Define American to Announce Undocumented Artist Fellowships

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Define American to Announce National Undocumented Artist Fellowships

We are fighting to ensure that the thriving arts scene in the U.S. is fully imbued with energy from all over the world.

Oakland Define American is bringing eight undocumented artists to Oakland this weekend to launch the first-ever Undocumented Artist Fellowship program. The fellowship connects these artists with resources, a stipend, and national exposure through Define American, while also demonstrating that art is a universal language. We are fighting to ensure that the thriving arts scene in the U.S. is fully imbued with energy from all over the world. The artists come from six cities in five states, including two from California. They are painters, sculptors, musicians, designers, photographers, performance artists, and experimental filmmakers.

“Too often we see undocumented people are subjects of art while undocumented artists themselves, may experience limited access to spaces where they can elevate their own creativity, weaving it into the fabric of America,” says Define American Executive Director Ryan Eller. “Through our fellowship program, we aim to fill this void. Undocumented artists play a central role in shifting the narrative about Americans who are undocumented.”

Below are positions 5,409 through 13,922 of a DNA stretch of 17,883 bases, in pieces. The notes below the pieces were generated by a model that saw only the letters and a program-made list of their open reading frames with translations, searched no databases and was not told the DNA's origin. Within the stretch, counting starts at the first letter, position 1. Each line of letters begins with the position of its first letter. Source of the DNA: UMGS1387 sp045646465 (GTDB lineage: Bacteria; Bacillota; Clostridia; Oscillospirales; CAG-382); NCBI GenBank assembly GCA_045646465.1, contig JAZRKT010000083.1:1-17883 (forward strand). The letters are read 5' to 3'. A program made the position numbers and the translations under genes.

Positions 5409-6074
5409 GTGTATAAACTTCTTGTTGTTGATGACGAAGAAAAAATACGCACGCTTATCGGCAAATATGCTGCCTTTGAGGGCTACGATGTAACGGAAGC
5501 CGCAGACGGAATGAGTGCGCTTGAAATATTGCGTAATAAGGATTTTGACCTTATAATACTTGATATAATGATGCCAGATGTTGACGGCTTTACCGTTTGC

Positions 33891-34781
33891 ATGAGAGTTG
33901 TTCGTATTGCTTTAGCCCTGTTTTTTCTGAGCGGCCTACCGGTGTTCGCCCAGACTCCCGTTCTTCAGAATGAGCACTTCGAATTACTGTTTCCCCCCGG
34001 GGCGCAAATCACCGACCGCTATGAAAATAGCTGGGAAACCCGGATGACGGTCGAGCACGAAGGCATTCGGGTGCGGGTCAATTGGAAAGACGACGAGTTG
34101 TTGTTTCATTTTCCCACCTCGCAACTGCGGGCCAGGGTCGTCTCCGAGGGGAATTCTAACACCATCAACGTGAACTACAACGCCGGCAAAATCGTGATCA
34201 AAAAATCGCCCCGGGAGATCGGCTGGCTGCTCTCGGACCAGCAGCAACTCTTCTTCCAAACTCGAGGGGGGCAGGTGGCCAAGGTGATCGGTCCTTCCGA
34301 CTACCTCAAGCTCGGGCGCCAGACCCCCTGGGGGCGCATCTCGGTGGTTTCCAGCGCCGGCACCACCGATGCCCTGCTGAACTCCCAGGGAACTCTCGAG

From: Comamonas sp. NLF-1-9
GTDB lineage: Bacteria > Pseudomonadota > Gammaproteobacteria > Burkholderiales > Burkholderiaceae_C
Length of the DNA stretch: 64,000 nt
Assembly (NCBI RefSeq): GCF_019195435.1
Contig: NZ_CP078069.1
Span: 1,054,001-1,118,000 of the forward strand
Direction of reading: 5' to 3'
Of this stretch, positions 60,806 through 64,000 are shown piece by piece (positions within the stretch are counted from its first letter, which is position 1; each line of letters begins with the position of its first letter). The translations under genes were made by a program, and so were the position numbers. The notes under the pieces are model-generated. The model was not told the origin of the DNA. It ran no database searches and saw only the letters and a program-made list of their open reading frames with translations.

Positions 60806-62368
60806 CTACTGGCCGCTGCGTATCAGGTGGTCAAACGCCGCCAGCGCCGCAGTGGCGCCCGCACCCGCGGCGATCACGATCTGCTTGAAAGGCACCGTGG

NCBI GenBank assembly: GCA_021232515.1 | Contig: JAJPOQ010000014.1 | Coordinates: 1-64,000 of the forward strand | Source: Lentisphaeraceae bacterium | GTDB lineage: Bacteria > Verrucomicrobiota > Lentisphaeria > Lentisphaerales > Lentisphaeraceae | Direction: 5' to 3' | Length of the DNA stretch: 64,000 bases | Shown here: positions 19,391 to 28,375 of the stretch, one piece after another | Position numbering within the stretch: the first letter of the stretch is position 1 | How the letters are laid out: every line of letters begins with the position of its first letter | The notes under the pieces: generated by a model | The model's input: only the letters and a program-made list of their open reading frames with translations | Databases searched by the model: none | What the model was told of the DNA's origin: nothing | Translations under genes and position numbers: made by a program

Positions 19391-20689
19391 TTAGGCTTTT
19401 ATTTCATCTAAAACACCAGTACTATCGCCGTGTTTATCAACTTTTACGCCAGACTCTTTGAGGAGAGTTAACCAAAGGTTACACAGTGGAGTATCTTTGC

Please join us if you are in the Bay Area as we announce this first cohort of art fellows.

  • What: Define American Artist Fellowship Program Launch (Please RSVP)
  • When: Saturday, May 4, 2019, 5-6:30 p.m.
  • Where: Pro Arts Gallery & COMMONS, 150 Frank H. Ogawa Plaza, Oakland

Although breaking into the art world is universally difficult, undocumented artists are especially vulnerable as they face systemic obstacles. Often their undocumented status limits the type of funding they are eligible for, their freedom to raise their visibility on social media, and their ability to advocate for their work.

These artists will work directly alongside Define American staff to meet fundamental needs that artists require to create high-impact art. Additionally, a core element of this fellowship is to pair each artist with a local community-based organization to better understand the needs of their community and how art can be a part of creating new and innovative solutions. Two of the artists will receive seed funding for an additional project at the end of their term.

The Undocumented Artist Fellowship is made possible through a grant from the Kresge Foundation, and The California Endowment is co-sponsoring the launch event. 

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